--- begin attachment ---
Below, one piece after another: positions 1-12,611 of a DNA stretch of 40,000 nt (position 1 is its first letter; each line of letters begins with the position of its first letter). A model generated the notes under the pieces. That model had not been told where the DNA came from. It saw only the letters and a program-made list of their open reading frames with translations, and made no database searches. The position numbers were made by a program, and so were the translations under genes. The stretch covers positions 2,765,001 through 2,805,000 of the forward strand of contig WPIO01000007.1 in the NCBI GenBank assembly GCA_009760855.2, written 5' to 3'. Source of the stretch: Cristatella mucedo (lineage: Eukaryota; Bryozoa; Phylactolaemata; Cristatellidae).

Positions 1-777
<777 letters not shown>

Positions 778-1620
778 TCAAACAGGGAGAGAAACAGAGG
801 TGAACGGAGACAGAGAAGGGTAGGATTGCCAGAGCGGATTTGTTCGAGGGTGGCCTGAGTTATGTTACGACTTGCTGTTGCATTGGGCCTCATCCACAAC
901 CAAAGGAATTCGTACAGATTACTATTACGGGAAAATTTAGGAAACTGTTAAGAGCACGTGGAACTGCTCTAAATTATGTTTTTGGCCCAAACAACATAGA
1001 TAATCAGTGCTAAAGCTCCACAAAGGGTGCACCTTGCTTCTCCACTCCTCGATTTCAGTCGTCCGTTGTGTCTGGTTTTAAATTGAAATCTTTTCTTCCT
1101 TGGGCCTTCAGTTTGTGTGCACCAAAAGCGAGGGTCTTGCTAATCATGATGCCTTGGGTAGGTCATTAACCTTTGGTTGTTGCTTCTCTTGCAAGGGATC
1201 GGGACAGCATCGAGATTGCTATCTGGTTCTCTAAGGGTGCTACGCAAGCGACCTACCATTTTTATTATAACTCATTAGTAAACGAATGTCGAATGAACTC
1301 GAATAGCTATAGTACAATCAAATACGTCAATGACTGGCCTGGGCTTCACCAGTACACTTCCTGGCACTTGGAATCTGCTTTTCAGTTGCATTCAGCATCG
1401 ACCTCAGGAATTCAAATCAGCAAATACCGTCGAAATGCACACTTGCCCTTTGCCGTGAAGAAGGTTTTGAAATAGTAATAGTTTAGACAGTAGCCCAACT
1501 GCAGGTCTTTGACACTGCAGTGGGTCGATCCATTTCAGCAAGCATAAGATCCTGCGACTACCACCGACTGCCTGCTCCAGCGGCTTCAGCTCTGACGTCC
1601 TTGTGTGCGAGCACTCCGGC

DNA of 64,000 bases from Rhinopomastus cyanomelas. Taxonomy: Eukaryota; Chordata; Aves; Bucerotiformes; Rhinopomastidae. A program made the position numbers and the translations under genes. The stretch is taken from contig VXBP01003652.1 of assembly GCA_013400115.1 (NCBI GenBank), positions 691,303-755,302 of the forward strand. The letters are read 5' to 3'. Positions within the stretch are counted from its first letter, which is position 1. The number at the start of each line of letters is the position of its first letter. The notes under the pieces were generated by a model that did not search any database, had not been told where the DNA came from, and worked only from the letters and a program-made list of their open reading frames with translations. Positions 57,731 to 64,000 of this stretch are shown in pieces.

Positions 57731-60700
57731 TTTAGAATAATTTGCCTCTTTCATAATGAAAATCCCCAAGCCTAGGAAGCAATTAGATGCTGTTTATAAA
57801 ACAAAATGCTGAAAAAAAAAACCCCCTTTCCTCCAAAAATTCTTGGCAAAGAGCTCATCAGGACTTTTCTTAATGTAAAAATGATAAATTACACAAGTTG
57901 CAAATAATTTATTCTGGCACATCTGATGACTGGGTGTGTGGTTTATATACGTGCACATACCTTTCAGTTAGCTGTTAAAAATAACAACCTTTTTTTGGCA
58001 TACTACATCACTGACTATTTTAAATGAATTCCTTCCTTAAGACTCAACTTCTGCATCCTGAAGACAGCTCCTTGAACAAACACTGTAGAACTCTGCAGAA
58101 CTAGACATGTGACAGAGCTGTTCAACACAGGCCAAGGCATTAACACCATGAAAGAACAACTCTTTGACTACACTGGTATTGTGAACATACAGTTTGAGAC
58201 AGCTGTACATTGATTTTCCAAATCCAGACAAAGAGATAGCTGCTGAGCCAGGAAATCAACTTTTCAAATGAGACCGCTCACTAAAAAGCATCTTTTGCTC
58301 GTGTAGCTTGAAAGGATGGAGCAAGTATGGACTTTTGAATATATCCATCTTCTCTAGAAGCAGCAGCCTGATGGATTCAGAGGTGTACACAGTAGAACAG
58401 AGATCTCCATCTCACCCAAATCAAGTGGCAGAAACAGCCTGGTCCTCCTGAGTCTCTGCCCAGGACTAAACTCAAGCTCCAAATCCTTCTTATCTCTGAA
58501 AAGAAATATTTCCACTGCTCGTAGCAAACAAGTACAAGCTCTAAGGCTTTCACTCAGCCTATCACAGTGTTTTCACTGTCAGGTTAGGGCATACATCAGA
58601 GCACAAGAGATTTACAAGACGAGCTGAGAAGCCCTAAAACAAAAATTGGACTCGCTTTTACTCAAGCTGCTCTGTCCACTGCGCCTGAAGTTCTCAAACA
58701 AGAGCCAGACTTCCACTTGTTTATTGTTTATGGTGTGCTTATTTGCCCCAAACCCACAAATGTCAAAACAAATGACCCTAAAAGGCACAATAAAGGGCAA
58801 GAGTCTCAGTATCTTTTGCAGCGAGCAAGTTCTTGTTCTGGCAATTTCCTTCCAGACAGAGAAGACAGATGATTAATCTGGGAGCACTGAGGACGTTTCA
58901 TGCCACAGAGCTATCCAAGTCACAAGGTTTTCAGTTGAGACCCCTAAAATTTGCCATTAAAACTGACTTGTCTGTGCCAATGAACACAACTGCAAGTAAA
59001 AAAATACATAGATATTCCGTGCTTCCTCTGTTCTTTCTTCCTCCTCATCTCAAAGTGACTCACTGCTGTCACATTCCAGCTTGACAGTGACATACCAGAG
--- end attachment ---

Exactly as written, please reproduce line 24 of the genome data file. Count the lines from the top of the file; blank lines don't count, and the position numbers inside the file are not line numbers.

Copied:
58401 AGATCTCCATCTCACCCAAATCAAGTGGCAGAAACAGCCTGGTCCTCCTGAGTCTCTGCCCAGGACTAAACTCAAGCTCCAAATCCTTCTTATCTCTGAA